The beginning of a new year spells the temporary end of visitor access to the landscape jewel of Great Smoky Mountains National Park and Blount County — Cades Cove.

Visitors were still flocking to the area Thursday to get a glimpse of the park as it goes into a kind of forced winter hibernation.

That’s because repairs on a more than 70-year-old tunnel on the way up to the Cove will shut it down for nearly two months.

GSMNP announced the closure near the end of August 2019, explaining the Bote Mountain Tunnel, built in 1948, is in need of some specific repairs.

Information released initially said the 151-foot-long, 18-foot-high tunnel would be shut down on Jan. 3, but construction efforts have been moved back and are now set to begin on Monday, Jan. 6.

Why is the road shutting down?

As detailed in U.S. Department of Transportation project documents, there are a handful of necessary repairs required to keep the tunnel safe.

Those documents are coupled with descriptive photographs about the work that needs to be done. They show cracks in the concrete lining, loose stone around each entrance, drainage issues and trees jeopardized by erosion.

Divided into two phases, USDOT shows the project will first tackle tunnel repairs and then some changes to the road running through it, Laurel Creek Road.

What’s the cost to make repairs to the tunnel?

Bids received by USDOT show engineers originally estimated the project to cost $1,310,000. Ultimately, it contracted with Bryant’s Land and Development Industries Inc. of Burnsville, North Carolina to complete the job.

The price tag? Only $950,787, according to bid documents, the lowest bid of six reviewed by USDOT.

Record breaking visitor volume

Traffic averages on Laurel Creek are at 5,000 vehicles a day, documents show, and those numbers are supported by the high volume of visitors the park sees each month.

In November 2019 alone, GSMNP reported a total 57,097 vehicles entered the park through Townsend. Up to that point in the year, 1,591,295 vehicles had entered the park through Blount, a 4.2% increase from 2018.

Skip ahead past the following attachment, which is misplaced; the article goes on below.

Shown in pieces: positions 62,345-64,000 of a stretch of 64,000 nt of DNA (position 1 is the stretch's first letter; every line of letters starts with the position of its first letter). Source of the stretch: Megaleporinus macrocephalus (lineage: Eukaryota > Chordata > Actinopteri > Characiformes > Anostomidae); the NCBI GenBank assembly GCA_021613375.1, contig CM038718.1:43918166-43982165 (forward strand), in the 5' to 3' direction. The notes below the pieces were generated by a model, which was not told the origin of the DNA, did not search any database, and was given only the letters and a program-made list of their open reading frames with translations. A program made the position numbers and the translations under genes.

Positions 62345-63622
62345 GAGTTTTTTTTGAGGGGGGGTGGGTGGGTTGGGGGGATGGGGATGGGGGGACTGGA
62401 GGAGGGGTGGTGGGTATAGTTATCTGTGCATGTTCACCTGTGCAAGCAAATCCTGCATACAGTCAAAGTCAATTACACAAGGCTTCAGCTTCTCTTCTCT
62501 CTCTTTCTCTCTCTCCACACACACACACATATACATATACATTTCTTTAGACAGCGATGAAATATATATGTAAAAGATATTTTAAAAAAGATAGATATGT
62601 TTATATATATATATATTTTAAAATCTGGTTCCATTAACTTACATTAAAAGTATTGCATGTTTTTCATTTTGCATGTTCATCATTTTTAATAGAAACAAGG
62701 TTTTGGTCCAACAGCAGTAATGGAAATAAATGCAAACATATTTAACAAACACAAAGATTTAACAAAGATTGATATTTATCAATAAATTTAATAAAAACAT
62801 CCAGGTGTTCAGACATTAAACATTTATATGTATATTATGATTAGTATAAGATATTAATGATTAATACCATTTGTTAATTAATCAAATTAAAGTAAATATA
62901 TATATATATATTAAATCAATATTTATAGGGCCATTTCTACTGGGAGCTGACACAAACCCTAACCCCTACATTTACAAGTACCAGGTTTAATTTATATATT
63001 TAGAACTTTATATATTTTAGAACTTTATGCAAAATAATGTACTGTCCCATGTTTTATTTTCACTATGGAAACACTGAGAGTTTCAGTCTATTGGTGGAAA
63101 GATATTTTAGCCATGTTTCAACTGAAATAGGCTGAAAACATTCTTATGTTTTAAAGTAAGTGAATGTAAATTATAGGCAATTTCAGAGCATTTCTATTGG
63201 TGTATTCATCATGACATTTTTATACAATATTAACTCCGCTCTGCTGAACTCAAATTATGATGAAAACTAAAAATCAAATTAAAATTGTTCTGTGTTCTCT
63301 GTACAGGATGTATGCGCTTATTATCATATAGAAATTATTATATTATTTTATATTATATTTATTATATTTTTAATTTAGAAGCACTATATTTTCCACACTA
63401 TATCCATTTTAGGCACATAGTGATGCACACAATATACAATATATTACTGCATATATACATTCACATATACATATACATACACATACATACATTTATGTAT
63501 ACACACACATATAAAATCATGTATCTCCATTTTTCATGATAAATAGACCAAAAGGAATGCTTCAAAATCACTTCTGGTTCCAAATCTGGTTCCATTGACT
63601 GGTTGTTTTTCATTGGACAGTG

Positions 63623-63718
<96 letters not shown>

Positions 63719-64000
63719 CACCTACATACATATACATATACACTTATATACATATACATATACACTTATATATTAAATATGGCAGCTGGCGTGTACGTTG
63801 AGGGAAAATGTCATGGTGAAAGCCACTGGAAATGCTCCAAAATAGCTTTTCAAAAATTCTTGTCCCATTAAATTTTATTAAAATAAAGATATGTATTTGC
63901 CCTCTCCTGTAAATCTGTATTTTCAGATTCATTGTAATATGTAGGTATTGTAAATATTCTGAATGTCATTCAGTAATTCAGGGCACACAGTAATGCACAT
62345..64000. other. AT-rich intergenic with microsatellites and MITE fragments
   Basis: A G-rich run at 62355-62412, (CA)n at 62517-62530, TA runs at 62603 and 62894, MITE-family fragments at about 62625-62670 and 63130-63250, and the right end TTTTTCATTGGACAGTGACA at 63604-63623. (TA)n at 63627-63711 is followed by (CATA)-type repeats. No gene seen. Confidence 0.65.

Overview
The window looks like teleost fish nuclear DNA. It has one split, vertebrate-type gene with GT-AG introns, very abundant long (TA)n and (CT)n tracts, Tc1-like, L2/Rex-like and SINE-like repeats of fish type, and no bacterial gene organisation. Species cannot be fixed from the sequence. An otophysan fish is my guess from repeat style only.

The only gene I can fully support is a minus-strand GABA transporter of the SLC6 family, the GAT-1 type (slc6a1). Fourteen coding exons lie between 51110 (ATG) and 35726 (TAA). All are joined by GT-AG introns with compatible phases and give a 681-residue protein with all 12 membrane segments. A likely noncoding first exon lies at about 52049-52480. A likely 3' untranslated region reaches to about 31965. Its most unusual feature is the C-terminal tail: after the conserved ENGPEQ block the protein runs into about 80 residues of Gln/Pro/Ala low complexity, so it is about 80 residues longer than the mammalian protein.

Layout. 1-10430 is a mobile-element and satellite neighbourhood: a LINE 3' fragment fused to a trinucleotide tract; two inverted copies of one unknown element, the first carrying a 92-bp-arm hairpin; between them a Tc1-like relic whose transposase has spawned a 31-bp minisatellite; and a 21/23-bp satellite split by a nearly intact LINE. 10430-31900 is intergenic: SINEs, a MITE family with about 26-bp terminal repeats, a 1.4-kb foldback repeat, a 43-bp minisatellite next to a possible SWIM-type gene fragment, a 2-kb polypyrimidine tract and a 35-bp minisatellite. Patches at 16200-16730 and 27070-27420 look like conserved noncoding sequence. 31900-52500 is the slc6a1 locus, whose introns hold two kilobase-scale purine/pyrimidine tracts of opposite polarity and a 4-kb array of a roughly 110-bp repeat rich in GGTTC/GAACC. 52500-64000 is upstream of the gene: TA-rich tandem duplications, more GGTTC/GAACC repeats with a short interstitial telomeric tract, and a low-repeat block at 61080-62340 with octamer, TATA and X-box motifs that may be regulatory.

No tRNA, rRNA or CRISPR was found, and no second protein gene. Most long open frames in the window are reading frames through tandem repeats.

But over the past few weeks, there has been another significant increase in traffic because of the park’s planned closure.

“We have seen a slight uptick,” Great Smoky Mountains Heritage Center Executive Director Brent Lambert said in a phone interview, adding that the center is located near the park’s entrance and is a prominent source of information for visitors.

“Just anecdotally, looking at the traffic coming through, it appears that enough people have gotten word. They’re going to try and see Cades Cove one more time before the closure,” Lambert said.

Visitor influx during the holiday season capped off the close of a record-breaking year for the park in its entirety, one in which it boasted more than 11.8 million visitors by November alone, already breaking 2018’s total of 11.3 million.

In Townsend, numbers matter for tourism and business and Lambert said they’ve been keeping an eye on what the Laurel Creek Road closure will mean for the town.

“There has been some internal discussion,” Lambert said, alluding to conversations the center has had moving into the two months without a Cades Cove to visit. “Thankfully it is the slower season, so that will help. ... It’s hard to say exactly what the impact will be on our visitation. Certainly we will see fewer cars coming through town.”

Lambert said the Heritage Center will push out an announcement about the closure on social media soon. The park itself has issued information about the closing, hoping to ensure that visitors who want to see the Cove are not disappointed.

Meanwhile, though Cades Cove may be closed, the Great Smoky Mountains Institute at Tremont, its programs and trails that are connected to it still provide robust options for visitors looking to get to know the landscape better.

On Jan. 25, for instance, the institute will host a one-day event for visitors who want to know more about the park’s trees and shrubs.

Employees there confirmed the closures would not affect its operations.

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(2) comments

tndog2006@yahoo.com

Curious if they considered what the cost would be to just remove the tunnel??

Andrew Jones

Interesting thought! From our research, it looks like an assessment from 2018 only said the tunnel was "in poor condition overall" and focused on the need for concrete lining repairs and drainage fixes. No mention of possible demolition efforts. This may be because of significant erosion in the area.

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